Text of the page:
Rain, the stage play which John Colton made from W. Somerset Maugham's story about sex, sin and salvation in the tropics, is back for a third try as a motion picture. This time it's a modernized version fancied up with 3-D and Technicolor.
Rain, the stage play which John Colton made from W. Somerset Maugham’s story about sex, sin and salvation in the tropics, is back for a third try as a motion picture. This time it’s a modernized version fancied up with 3-D and Technicolor.
The production uses an authentic island background for the story, the lensing having been done in Hawaii, so the presentation has a lush tropical look.
In this treatment, Sadie is a shady lady chased out of a Honolulu bawdy house by Davidson, a man determined to keep sin out of the islands. She dodges deportation to San Francisco, where she’s wanted for another rap, by taking a ship for New Caledonia. Enroute, the ship is quarrantined at an island occupied mostly by Marines.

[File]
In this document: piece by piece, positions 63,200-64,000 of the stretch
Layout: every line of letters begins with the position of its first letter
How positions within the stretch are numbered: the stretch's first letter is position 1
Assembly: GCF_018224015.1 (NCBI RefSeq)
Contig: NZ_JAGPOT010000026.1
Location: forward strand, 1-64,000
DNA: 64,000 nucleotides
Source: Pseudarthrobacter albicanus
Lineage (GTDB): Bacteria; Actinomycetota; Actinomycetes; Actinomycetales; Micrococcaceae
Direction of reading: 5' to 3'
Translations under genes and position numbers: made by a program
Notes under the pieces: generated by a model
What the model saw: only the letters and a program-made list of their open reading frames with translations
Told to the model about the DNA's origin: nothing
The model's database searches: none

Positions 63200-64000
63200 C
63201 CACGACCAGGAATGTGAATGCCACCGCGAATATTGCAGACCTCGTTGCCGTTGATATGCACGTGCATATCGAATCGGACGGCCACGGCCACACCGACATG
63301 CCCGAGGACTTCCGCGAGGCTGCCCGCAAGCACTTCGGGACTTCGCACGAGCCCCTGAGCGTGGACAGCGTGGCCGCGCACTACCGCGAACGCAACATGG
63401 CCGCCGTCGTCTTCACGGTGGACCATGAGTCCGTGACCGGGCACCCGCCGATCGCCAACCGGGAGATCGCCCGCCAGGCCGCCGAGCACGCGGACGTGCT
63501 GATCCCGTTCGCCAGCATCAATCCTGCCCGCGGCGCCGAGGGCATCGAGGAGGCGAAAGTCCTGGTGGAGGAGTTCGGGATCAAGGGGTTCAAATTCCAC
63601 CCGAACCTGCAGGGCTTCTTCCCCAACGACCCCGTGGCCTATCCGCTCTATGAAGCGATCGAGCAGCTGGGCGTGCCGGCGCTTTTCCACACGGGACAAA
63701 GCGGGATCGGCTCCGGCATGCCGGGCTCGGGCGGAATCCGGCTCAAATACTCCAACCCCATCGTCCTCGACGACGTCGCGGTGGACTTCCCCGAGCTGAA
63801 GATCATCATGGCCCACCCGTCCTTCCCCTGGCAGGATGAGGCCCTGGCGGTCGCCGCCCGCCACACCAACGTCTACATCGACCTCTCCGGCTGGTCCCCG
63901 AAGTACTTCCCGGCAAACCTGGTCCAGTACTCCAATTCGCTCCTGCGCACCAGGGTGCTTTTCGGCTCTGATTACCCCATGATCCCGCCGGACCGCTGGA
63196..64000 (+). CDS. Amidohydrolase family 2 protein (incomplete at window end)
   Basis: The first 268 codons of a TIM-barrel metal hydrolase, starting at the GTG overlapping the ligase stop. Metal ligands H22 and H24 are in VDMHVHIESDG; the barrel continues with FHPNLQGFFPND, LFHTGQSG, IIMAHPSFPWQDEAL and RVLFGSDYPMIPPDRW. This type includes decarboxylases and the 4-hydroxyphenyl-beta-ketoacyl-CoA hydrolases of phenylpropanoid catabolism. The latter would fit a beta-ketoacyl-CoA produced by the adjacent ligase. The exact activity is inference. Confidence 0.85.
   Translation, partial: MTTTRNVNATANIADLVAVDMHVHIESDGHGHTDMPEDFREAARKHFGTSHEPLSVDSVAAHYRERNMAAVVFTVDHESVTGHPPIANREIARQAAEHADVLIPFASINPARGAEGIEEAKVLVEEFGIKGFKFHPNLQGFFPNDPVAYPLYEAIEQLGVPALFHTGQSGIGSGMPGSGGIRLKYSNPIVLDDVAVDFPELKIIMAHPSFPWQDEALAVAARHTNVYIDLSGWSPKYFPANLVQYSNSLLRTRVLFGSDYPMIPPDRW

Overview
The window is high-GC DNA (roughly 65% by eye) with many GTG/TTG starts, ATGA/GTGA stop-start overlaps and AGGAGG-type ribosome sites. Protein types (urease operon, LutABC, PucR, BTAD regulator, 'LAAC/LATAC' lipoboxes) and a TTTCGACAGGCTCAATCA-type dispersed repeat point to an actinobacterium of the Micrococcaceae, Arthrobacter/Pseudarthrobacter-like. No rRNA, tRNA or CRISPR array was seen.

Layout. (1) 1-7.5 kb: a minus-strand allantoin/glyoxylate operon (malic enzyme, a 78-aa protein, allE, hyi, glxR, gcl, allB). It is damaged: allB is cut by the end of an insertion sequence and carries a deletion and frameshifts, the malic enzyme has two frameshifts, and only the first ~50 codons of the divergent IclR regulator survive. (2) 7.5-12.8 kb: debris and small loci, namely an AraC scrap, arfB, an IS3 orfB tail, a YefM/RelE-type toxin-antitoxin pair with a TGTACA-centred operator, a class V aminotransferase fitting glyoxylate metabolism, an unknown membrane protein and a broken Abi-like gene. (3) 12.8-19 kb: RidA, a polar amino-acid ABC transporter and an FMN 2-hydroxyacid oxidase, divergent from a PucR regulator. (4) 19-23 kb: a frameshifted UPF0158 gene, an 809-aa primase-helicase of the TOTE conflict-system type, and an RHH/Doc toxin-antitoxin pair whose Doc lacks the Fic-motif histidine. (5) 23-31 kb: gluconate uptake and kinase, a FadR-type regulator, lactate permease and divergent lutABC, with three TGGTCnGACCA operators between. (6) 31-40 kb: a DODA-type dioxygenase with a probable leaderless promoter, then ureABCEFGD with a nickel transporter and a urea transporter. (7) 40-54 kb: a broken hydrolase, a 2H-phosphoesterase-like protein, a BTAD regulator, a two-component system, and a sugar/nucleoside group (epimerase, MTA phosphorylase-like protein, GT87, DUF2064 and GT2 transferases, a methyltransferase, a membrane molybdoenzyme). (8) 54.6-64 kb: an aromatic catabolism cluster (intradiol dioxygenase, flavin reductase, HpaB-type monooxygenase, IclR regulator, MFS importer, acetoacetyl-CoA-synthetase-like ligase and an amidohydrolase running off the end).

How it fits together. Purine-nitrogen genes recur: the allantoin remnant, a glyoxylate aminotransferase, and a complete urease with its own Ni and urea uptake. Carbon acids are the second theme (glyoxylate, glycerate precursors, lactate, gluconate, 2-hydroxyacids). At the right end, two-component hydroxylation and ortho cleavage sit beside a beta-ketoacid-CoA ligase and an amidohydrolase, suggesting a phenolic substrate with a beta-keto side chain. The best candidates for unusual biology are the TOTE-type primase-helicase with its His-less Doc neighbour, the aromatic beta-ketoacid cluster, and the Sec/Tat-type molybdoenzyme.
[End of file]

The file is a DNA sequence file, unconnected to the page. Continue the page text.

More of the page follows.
The dramatic pacing of Curtis Bernhardt’s direction achieves a frenzied jazz tempo, quite in keeping with the modernization, and most of the performances respond in kind, especially that of Rita Hayworth. She catches the feel of the title character well, even to braving completely deglamorizing makeup, costuming and photography to fit her physical appearance to that of the bawdy, shady lady that was Sadie Thompson. Less effective is Jose Ferrer’s Alfred Davidson, no longer a missionary bigot but a straight layman bigot. Missing under the change is the religious fanaticism that motivated and made understandable the original Freudian character.
Aldo Ray, playing Sergeant O’Hara, the Marine who makes an honest woman of Sadie, is good.
1953: Nomination: Best Song (‘Blue Pacific Blues’)